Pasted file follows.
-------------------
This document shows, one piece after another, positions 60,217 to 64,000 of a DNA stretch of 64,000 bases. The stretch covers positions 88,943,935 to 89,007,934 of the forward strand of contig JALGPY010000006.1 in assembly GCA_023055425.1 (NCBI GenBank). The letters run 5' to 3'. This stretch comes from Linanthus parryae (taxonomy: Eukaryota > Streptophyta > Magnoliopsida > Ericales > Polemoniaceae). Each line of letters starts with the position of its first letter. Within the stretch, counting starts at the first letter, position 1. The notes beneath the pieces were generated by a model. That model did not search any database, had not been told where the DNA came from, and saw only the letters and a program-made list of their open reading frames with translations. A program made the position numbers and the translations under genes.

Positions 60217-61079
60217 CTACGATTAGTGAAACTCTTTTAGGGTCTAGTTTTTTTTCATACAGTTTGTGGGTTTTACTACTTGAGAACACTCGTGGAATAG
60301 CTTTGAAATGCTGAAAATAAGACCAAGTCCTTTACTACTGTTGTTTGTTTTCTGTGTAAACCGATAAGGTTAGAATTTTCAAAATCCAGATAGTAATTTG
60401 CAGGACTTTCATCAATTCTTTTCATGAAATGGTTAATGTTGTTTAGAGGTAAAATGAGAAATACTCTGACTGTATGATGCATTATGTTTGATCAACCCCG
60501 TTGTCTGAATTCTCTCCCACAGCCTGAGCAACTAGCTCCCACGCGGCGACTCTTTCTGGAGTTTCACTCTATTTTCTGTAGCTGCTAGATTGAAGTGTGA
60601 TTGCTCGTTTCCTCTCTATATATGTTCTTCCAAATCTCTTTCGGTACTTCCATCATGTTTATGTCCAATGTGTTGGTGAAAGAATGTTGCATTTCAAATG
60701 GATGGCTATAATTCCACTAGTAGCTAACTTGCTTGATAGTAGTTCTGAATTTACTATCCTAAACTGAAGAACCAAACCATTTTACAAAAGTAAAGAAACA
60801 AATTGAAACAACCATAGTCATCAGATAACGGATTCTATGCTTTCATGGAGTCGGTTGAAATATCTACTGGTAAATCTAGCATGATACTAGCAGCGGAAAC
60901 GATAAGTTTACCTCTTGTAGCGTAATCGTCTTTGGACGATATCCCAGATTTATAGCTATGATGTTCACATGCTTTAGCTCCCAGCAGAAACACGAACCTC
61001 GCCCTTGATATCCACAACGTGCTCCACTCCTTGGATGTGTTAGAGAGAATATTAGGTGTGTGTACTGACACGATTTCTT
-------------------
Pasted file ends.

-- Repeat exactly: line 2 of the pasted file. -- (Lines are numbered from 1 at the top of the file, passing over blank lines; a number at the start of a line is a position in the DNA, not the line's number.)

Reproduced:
Positions 60217-61079